Comedian Dara Ó Briain has revealed his recent search for his birth mother.
The 48-year-old spoke publicly for the first time about his adoption at an early age on Wednesday evening, at The Irish Times Winter Nights festival.
Ó Briain noted at the online event how he'd enjoyed a happy childhood in Bray with his "supportive" parents.
But after being inspired by the film Philomena he tracked down his biological mother, who told him his adoption "was built on shame".
"I talked to my birth mother about it today, and I said, 'Look, did you want this?' and she said, 'There was no choice in this'," said the Mock the Week host.
"The whole thing was built on shame and expediency and a feeling of, just get this done."
'Hang on, am I adopted?'
The stand-up comedian and broadcaster underlined he came from an "unbelievably content family background", and that his family were happy to discuss his adoption, but that the subject just didn't come up that often.
"Being adopted is a state of knowing you're adopted, then it not being mentioned for ages," he explained. "And then at a point in later life going, 'Hang on, am I adopted?'
"I remember my father coming to London for lunch, and we had one of those conversations where you just clear the decks on everything. I told him, 'I seem to remember knowing this', and he said, 'Yeah, but it's not a secret. I quit telling you because, you know, why would you keep saying it?'
It was only after seeing the Oscar-nominated Philomena - starring Dame Judi Dench as Irishwoman Philomena Lee embarking on a quest to find her adopted son, with the help of journalist Martin Sixsmith, played by Steve Coogan - that Ó Briain decided to start his own search.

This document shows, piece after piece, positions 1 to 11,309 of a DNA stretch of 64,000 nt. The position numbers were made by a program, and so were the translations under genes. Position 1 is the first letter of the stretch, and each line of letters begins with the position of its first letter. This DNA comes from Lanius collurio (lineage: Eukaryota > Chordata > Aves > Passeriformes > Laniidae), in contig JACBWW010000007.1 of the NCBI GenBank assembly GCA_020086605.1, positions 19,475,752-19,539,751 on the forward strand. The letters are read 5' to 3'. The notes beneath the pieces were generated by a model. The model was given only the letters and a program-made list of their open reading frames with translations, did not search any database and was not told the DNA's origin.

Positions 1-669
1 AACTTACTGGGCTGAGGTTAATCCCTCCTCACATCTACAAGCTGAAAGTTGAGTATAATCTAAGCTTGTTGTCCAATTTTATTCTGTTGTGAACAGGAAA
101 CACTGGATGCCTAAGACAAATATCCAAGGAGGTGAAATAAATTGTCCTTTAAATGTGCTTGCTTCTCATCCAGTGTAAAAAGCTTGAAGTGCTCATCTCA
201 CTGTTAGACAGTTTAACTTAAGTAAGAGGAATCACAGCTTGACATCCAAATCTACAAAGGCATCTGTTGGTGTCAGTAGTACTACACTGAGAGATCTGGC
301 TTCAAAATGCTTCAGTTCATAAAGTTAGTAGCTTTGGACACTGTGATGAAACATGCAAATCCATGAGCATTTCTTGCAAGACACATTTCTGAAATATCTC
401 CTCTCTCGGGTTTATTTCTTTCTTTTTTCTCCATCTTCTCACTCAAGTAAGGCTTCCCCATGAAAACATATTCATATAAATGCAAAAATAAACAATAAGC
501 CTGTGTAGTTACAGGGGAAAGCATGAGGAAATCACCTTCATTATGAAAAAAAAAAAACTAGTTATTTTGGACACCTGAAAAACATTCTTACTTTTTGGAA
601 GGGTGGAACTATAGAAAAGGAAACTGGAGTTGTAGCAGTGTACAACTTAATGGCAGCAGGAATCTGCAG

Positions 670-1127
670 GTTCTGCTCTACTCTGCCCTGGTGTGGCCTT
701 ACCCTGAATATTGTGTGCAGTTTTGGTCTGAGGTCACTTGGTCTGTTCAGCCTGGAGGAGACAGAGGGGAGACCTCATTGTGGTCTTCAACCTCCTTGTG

"Maybe [my birth mother] might want to know how it turned out," he added. "And maybe it's our responsibility to go, 'That worked out … I did end up in a stable home, and you should be grand about that'."
He has now met his birth mother and various biological siblings, but is yet to meet the whole family due to the pandemic restrictions.
While the process of searching for his birth mother was largely a "positive" one, the TV funnyman did say the bureaucracy of it all was "unnecessarily hard".
Under Irish law, the rights of the mother to privacy override the rights of the adopted child to find out who they are.
During the interview, Ó Briain lifted up pages of adoption files, which had the word "redacted" on them.
He ultimately sourced his own birth certificate, which he admitted was a nerve-wracking moment.
"I wanted to find a quiet moment to open this document. I remember finding it and reading it for the first time. It's an elemental piece of paper. It's a huge document to get in your hand," he continued.
"I wasn't crying or anything like that, but it was still... that this other person is me."
If you've been affected by adoption or fostering, help and support is available. Visit BBC Action Line for information and support.